Friends of the Royal Naval frigate HMS Monmouth did not stop the fact that the ship was in dry dock to have a visit with a difference.
As a result, the affiliate organisations linked to HMS Monmouth were invited to see ‘their’ ship from a unique perspective. The highlight (or ‘lowlight’) of the visit was the dock bottom tour, where the visitors were given the rare chance to walk under the ship as the hull towered above them in its giant ‘garage’.
HMS Monmouth’s affiliates travelled from Monmouth (to which the ship is a ‘twinned’) in South Wales and further afield to see the ship (nicknamed the Black Duke) out of the water in Devonport Dockyard and to hear about the ship’s deployment last year.
Privileged guests included the Welsh Assembly Member for Monmouth, Nick Ramsey; the Lord Lieutenant’s representative Lieutenant General Sir Robert Hayman-Joyce the High Sheriff of Gwent; representatives from Monmouth Town and Monmouthshire County Councils; the Worshipful Company of Drapers; the Royal Monmouthshire Royal Engineers (Militia) and Sea Cadets.
HMS Monmouth has since left dry dock – today (Tuesday) during six weeks of maintenance following the rigours of a seven-month deployment East of Suez. This has given the crew the chance to ensure the material state of the ship is absolutely sound and that vital repairs can be made before they undertake operational sea training and return to operational tasking.
The visitors had a packed day, where they also discussed HMS Monmouth’s deployment successes, given demonstrations in fire-fighting, learned about machinery operation in the ship’s control centre and experienced a simulated attack by aircraft and anti-ship missiles in the ship’s operations room.
The visit also gave them the opportunity to meet the ship’s company and to renew the strong bonds between the ship and the town after which it was named.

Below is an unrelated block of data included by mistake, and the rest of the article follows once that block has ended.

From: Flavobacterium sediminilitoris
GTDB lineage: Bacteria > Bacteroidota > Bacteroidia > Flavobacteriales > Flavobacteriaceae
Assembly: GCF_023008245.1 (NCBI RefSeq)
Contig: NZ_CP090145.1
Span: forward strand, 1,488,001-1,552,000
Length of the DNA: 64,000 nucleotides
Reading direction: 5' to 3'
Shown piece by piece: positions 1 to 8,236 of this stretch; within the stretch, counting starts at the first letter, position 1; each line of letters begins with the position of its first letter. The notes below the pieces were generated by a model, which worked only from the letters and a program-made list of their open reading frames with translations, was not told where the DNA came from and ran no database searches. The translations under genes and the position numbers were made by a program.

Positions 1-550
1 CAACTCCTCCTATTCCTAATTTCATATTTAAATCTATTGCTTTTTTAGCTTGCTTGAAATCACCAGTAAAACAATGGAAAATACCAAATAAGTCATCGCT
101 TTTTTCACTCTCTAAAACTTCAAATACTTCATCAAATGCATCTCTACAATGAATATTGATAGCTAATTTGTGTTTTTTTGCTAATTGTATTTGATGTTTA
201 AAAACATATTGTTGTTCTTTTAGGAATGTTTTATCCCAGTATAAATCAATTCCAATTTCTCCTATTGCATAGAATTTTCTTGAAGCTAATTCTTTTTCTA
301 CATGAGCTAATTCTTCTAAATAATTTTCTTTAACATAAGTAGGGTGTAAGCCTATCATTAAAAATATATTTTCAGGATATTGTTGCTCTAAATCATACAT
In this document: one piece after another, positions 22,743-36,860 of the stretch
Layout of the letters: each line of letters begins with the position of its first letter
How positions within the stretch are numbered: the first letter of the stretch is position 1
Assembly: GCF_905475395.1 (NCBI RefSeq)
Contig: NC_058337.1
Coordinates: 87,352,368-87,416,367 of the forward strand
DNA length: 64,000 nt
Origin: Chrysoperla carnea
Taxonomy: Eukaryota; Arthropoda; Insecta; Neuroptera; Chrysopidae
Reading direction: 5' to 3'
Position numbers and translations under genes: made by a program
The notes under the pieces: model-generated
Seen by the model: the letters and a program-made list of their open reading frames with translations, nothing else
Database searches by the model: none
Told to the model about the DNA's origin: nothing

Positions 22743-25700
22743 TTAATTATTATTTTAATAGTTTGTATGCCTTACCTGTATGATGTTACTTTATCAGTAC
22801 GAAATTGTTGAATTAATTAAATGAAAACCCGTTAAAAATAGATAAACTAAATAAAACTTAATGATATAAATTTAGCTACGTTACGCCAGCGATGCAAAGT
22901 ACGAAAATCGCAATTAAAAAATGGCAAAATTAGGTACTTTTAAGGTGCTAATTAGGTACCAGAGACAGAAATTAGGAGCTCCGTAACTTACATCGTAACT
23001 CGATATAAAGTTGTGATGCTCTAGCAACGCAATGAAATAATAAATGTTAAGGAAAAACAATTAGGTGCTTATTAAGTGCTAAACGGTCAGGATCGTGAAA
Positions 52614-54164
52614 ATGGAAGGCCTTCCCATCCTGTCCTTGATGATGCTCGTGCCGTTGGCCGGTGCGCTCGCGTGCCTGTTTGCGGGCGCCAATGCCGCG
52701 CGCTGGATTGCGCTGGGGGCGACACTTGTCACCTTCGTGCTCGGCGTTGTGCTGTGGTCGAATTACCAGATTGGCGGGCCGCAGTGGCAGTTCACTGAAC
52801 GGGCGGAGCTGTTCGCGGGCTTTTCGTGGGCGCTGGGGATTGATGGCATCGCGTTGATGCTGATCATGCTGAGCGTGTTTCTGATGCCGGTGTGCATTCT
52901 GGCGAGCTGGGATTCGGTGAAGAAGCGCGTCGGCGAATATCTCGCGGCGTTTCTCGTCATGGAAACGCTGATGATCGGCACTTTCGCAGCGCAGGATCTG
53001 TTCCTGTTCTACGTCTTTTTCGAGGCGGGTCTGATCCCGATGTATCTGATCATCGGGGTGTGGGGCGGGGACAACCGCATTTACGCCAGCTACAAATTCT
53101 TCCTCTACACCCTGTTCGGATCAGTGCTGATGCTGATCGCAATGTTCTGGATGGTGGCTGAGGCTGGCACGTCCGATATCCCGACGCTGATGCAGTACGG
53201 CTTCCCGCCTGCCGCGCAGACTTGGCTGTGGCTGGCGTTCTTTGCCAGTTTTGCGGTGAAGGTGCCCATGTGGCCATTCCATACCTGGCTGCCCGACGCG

Simon Sauze from the Worshipful Company of Drapers said: “Clearly demonstrated was the very important and often dangerous role they play in our defence, as well as the contribution they make to stability in other, less predictable, regions of the globe.”
Speaking after the visit Nick Ramsey, Welsh Assembly Member for Monmouth, said: “This was a great opportunity to see first-hand the dedication of our Navy to our defences. HMS Monmouth is a great ship, proud to bear our town’s name. The people of Monmouth can be justly proud of the invaluable work being done at sea in our name. Well done HMS Monmouth!”
HMS Monmouth’s commanding officer, Commander Dean Bassett said: “This was an excellent opportunity for us to build on the strong links we have with ‘our’ town and to give our affiliates the chance to view the Ship from an unusual vantage point. Our affiliates have been strong supporters of HMS Monmouth and are very much part of the wider Black Duke family. It was a pleasure to host them onboard.”
The Black Duke will soon be returning to sea to prepare for a gruelling period of operational sea training under Flag Officer Training organisation to prepare for her deployment East of Suez once again, later in the year.